Sometimes the simplest task brings unexpected complications. My truck came with an auxiliary input, but it is not easily accessible. Still all one has to do is access the wire behind the dashboard. Previously a satellite radio receiver was connected to the input, but after it stopped working, I had nothing working through that access point.
With a lengthy road trip coming up, 12.1 days of music, and 4 days of pod casts in my iTunes library, I have no need to spend my trip scrolling through unpredictable broadcast radio stations when I can make a custom playlist to play each way on the trip. Having all of this in mind, I decided to connect my iPod to the auxiliary input. All I needed was to plug it in, right?
The access panel came of easily and the access to the system was clear. I just had to work my way up under the dash to reach all the wires and move them to a point where I can connect everything. On my first reach I discovered that old men and small spaces do not go well together. To get my arm where it needed to go I had to twist around, grasp the wire, and pull it down.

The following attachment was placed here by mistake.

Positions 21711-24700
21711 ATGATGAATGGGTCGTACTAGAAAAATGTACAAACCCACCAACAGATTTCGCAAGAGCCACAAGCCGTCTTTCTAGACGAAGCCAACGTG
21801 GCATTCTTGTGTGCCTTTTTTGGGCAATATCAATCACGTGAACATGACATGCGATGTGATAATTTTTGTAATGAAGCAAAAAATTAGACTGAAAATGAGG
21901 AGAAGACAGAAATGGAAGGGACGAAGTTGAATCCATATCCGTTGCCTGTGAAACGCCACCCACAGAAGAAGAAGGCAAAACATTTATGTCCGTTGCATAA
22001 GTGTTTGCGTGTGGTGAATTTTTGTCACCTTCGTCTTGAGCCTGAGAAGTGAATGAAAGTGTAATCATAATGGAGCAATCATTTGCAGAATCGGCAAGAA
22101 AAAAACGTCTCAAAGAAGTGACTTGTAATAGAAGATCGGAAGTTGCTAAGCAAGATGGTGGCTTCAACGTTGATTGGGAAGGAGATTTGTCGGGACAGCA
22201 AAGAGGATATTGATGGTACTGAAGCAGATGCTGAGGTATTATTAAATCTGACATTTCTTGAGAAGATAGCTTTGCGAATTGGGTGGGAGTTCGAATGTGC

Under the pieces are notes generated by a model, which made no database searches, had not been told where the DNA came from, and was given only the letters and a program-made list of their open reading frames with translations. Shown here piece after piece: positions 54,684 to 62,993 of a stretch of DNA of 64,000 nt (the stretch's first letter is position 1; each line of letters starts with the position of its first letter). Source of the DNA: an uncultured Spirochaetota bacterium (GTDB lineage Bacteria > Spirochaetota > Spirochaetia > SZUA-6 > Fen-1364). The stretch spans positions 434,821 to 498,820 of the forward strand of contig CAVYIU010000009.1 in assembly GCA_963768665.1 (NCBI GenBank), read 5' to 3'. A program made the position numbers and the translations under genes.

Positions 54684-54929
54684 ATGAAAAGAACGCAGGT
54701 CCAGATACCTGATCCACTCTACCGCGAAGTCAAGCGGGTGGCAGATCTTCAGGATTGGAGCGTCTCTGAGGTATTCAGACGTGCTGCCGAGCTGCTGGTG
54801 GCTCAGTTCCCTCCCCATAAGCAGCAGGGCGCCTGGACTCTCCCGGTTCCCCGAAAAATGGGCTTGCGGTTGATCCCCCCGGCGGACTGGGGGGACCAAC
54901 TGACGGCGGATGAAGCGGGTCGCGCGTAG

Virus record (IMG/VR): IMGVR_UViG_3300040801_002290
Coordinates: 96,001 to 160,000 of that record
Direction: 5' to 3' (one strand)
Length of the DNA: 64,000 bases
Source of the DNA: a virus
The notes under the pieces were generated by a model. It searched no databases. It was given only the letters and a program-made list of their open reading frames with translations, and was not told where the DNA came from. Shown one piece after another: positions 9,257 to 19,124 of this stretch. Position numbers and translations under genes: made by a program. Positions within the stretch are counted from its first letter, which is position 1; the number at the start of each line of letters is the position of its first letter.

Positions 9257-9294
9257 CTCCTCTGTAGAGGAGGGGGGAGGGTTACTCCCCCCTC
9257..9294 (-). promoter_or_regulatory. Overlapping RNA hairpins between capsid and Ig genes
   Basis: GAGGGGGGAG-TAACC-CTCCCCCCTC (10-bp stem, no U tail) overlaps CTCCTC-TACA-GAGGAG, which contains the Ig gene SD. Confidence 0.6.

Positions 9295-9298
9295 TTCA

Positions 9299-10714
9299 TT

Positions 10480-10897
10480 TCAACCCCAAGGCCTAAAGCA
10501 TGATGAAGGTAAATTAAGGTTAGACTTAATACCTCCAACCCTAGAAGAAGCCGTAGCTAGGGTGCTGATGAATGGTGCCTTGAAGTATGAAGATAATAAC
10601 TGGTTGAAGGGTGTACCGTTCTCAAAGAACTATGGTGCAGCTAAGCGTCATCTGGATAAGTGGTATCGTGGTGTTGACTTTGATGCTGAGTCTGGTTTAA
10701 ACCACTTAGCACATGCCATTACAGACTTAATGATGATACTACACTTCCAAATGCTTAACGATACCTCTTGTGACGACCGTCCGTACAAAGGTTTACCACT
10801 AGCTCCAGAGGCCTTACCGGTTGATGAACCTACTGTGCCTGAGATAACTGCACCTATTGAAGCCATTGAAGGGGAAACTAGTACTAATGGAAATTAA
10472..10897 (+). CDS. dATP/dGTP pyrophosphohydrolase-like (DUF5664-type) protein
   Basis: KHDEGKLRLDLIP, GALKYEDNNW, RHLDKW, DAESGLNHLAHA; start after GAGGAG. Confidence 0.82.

Twist. Grasp. Pull. Forty-five-year-olds cannot do that without proper warm-ups.
I felt and heard the muscle pull and wondered for a bit whether I would be able to even get out from under my dash. I began to consider how long it would be before a neighbor came by to pull me out. After taking a few deep breaths, I managed to slide out and make it inside to my recliner.
Almost a day later finds me still in my recliner. Fortunately with cloud technology, I am able to work from home and not get too far behind. I am still not convinced that is a good thing, but on days like today when I feel fine but simply cannot move, I think it is a good thing. Especially since I hope to take a day off later in the week to make my road trip.
But to finish the installation of the iPod kit, I think will require a trip to an audio shop with younger people crawling into the tight spaces.